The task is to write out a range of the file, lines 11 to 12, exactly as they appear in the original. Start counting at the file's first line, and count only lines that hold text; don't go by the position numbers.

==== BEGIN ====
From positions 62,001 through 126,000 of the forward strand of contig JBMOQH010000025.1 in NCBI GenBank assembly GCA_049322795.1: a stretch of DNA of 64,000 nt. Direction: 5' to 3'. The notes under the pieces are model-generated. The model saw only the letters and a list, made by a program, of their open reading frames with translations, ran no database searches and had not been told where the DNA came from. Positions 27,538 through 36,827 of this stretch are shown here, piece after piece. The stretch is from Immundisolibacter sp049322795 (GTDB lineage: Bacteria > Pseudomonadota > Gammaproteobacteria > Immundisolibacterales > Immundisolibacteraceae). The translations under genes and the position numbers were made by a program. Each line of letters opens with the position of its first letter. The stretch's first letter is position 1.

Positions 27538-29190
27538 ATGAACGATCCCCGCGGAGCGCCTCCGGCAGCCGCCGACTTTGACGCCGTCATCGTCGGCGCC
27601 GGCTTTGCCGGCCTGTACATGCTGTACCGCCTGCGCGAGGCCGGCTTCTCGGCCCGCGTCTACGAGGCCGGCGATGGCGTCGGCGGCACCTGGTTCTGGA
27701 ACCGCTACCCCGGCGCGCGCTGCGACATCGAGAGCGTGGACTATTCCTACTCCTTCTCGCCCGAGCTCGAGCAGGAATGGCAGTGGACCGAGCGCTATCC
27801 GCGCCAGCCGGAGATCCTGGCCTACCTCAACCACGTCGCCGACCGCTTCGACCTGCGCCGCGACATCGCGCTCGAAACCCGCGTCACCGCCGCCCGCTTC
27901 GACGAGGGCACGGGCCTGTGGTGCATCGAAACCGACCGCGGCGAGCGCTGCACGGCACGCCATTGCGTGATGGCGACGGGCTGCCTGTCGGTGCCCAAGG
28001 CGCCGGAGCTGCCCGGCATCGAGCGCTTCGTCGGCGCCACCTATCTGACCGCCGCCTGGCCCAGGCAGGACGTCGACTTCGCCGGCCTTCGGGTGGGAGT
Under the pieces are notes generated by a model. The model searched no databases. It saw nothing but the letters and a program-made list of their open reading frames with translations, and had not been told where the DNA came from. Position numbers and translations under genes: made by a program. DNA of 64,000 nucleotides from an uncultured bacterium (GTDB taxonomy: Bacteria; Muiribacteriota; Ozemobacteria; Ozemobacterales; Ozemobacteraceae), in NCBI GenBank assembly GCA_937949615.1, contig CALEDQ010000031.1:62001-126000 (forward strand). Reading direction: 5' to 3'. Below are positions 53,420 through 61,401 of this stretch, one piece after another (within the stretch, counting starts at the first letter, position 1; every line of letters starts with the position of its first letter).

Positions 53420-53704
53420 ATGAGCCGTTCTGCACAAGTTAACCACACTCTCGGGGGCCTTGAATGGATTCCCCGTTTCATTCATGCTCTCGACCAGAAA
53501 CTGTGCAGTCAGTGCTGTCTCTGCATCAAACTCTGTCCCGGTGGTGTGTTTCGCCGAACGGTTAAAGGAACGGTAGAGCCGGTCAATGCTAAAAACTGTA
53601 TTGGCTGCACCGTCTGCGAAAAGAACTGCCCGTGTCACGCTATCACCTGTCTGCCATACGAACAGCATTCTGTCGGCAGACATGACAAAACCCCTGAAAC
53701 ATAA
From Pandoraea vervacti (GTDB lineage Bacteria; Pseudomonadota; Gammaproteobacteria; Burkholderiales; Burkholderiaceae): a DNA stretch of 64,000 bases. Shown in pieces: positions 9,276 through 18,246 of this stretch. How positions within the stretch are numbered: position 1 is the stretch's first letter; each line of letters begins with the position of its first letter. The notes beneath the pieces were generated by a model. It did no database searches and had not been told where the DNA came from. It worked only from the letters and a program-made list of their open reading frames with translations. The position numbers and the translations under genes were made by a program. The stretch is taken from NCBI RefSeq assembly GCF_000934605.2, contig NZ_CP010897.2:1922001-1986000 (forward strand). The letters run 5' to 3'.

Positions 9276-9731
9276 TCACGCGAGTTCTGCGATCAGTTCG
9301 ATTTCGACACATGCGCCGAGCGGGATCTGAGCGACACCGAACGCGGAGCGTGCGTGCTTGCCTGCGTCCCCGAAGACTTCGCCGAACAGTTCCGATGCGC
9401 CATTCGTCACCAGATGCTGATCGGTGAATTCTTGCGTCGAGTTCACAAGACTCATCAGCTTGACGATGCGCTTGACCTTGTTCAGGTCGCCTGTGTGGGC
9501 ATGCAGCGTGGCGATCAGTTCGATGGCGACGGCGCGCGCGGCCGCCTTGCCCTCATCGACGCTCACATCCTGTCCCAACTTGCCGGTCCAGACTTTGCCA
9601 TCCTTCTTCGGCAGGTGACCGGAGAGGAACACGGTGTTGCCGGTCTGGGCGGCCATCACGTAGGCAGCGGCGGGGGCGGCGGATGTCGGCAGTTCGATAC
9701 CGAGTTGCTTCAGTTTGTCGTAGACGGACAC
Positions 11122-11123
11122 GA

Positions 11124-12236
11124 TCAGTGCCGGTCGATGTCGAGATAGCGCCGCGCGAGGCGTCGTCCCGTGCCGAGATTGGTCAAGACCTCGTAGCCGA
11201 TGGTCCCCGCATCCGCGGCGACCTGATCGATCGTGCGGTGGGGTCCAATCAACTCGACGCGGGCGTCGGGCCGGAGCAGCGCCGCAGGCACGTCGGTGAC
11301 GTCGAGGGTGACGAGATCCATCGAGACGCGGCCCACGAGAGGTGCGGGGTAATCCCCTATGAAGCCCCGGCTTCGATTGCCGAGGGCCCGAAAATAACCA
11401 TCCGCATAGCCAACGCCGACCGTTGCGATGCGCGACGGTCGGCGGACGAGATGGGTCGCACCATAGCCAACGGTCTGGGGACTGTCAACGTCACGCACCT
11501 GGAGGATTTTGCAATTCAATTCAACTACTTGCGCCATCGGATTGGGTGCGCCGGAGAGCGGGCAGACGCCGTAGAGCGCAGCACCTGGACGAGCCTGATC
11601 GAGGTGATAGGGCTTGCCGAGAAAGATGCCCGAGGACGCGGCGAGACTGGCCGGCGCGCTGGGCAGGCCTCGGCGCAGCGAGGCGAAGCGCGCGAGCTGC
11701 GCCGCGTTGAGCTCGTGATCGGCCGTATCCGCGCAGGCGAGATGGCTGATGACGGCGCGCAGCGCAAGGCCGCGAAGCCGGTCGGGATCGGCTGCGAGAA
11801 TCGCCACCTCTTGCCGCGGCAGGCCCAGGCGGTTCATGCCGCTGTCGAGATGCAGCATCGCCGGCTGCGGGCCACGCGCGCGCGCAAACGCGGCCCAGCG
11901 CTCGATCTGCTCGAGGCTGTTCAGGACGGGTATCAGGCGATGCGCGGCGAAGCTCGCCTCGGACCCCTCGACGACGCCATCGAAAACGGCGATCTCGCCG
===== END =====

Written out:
53420 ATGAGCCGTTCTGCACAAGTTAACCACACTCTCGGGGGCCTTGAATGGATTCCCCGTTTCATTCATGCTCTCGACCAGAAA
53501 CTGTGCAGTCAGTGCTGTCTCTGCATCAAACTCTGTCCCGGTGGTGTGTTTCGCCGAACGGTTAAAGGAACGGTAGAGCCGGTCAATGCTAAAAACTGTA